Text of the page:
Would you say that bugs are not technical debt, but they can be caused by technical debt?
For me the technical debt would be manifest in the way every new bit of code takes longer to write (or at least to write correctly) because it has to work round the bug, or system design choice, that nobody can fix for Reasons. It’s ultimately the reason to rewrite the whole thing from scratch rather than amend existing code.
Oi, that is a difficult one.
Technical debt definitely causes additional bugs.
As bugs usually need to be fixed ASAP and fixing technical debt can usually be post-poned, I would at first glance say bugs and technical debt are 2 different things.
edit: IMO at the point where a team is actually talking about technical debt there are definitely quality issues that need to be addressed. And as a dev I would usually argue that I didn’t have the time to write the stuff properly.
‘Tech debt’ is often used to mean ‘crap code’. In my view, that’s not right. Crap code is crap code. Tech debt is code that was done wrong, because shipping it now was more important than doing it right. It’s intentional. Code that is just old isn’t tech debt, it’s just old. (In one case I’ve dealt with recently, it was written against a deprecated version of the API (and stopped working on upgrade, because the old api went away), but the new api didn’t exist when it was written. That’s not tech debt. It’s just work. Maybe the work that went into maintaining it instead of rewriting was tech debt.)
A brief example. AT a previous job, I was decomposing a monolithic application into smaller independent components. For two of the components, I chose to use a serialization format that was essentially json. I knew that serialization/deserialization overhead was going to be a performance factor at some point, but didn’t have a good sense of when. I needed to get the thing working NOW, because months had already been wasted on other parts of the project. I had JSON serializers available in both environments, and it was easy to get it going. It got shipped like that, and deserialization was indeed a performance bottleneck. Someone spent a bunch of work making it faster, which made another design choice I’d made in the interest of shipping the bottle neck. When I fixed that, we only got a two fold speed increase, instead of ~30 fold. A binary format was required to make it go fast, but that didn['t happen when I was there. (also: the original slow json version was still an order of magnitude faster than the original monolithic version, and more correct solutions.)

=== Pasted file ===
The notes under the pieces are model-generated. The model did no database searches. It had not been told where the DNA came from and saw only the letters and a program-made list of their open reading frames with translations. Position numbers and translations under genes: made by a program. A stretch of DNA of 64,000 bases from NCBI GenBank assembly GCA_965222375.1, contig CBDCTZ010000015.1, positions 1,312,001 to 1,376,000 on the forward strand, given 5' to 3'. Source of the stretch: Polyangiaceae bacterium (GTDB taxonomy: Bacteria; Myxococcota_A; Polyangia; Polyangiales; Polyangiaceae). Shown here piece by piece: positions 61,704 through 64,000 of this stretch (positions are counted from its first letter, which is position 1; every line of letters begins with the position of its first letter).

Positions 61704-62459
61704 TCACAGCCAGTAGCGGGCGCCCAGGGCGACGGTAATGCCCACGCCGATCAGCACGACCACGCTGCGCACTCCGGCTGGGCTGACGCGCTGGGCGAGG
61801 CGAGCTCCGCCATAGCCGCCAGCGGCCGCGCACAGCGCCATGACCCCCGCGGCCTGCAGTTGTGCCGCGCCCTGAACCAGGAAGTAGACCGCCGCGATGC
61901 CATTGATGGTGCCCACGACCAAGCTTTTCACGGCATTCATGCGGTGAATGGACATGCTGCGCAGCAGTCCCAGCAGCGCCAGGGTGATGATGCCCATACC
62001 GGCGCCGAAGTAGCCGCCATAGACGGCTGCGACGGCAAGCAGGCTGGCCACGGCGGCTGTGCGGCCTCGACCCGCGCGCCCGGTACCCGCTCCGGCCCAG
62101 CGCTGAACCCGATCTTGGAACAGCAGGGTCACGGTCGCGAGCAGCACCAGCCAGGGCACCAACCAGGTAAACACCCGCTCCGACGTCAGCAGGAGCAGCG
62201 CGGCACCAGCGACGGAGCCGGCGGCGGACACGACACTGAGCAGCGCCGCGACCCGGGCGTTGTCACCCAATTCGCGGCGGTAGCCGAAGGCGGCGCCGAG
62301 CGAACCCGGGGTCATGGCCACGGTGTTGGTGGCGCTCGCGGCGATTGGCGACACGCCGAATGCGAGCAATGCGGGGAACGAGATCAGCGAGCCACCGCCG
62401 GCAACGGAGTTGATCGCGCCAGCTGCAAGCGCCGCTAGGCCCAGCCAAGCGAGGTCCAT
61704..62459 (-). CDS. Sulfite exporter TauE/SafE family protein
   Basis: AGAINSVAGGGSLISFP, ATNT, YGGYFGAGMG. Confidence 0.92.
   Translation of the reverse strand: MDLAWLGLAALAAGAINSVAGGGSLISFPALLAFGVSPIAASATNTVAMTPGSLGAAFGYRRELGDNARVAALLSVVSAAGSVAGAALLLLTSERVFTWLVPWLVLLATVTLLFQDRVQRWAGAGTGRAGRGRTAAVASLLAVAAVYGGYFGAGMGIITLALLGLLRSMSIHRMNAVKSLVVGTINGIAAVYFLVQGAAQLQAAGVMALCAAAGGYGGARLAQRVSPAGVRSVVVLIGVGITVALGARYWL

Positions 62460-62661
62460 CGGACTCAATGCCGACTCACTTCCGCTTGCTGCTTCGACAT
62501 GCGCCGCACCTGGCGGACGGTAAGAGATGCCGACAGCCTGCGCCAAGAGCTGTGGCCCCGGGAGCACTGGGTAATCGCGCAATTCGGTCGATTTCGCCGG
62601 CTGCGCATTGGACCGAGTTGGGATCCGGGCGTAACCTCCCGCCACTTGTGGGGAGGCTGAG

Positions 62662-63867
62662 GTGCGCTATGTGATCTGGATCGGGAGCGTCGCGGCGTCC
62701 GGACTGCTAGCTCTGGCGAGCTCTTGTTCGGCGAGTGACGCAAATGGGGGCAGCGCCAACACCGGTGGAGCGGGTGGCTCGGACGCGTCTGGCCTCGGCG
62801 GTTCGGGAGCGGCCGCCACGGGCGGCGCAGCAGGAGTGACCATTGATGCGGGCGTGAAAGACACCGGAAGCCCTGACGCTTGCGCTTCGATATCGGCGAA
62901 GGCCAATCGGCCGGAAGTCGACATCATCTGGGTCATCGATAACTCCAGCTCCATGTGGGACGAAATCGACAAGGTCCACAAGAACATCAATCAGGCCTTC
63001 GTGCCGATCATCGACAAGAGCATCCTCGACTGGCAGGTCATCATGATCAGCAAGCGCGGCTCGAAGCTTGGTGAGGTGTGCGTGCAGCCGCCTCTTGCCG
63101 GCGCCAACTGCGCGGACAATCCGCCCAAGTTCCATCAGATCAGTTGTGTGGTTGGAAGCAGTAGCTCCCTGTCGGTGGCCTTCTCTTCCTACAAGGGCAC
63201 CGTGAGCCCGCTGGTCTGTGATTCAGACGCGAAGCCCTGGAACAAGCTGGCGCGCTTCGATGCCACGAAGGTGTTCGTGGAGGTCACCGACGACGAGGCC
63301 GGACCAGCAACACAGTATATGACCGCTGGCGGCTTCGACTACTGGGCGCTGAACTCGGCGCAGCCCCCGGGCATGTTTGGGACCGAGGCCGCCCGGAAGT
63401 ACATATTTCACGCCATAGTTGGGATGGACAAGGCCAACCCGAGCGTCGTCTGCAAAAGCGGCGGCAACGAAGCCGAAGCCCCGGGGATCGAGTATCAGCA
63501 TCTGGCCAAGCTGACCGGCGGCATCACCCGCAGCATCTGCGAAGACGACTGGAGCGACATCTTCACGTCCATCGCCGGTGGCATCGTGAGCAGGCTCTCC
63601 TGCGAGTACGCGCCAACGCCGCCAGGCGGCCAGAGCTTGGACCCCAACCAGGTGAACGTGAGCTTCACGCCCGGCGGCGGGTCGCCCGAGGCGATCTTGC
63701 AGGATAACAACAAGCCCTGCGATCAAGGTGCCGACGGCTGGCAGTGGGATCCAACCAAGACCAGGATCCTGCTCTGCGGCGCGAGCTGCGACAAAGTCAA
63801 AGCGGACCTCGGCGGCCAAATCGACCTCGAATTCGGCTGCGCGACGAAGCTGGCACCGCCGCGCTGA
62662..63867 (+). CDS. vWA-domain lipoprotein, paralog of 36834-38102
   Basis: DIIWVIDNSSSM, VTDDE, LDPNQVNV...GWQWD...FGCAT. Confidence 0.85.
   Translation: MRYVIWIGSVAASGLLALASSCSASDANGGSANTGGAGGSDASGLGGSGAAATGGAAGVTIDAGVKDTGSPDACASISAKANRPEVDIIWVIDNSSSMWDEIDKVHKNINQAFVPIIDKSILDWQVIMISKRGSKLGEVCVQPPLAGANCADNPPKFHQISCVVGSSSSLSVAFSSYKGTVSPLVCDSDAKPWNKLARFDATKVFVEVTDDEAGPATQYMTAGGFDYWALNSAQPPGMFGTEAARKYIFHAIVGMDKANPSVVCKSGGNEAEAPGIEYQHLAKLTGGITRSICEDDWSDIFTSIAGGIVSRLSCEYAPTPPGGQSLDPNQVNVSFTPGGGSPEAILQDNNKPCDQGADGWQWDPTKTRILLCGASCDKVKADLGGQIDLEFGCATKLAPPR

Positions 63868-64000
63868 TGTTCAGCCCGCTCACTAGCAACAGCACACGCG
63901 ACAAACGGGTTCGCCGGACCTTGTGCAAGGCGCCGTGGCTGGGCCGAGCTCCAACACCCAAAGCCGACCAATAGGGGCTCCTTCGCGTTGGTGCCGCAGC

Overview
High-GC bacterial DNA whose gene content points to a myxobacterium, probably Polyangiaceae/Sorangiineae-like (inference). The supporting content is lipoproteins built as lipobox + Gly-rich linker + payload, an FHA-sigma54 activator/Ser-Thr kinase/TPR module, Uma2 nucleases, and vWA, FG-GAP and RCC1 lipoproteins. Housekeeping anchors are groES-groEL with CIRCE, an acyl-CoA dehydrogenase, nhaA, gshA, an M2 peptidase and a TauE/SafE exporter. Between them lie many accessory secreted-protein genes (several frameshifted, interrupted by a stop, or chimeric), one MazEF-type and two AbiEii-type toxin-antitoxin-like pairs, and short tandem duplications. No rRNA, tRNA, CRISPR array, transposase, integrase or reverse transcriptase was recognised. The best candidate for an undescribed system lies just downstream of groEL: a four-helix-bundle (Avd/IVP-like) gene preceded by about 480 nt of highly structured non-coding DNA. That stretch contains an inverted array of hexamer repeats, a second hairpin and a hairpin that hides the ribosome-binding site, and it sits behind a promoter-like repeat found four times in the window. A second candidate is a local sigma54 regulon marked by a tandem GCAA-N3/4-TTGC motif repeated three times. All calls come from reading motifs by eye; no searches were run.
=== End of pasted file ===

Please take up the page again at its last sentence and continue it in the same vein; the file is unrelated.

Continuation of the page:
I just finished running a Sprint Review.
For stakeholders I tend to lump a few things into technical debt:
- Actual bugs that aren’t interesting enough to dwell on in the review. May or may not be bugs in our product.
- Non-bugs that we hadn’t anticipated having to do for a particular feature that aren’t interesting enough to dwell on in the review. Things you discover as part of a work item but push into another work item to address later.
Here’s another one:
Six months ago I wrote a Definition of Done for our company (whether or not this is a good idea remains to be seen. One of the things that I included were regression tests . One of the devs argues that this has created technical debt where none previously existed. I think that the technical debt was there all along but now we have decided to do something about it. Thoughts?
Ultimately I don’t really care which of us is “right”, as long as someone writes the tests but I am interested in other people’s perspectives.
You made an issue visible that most certainly existed previously.
The question is though what does the company want to do with the now visible issue?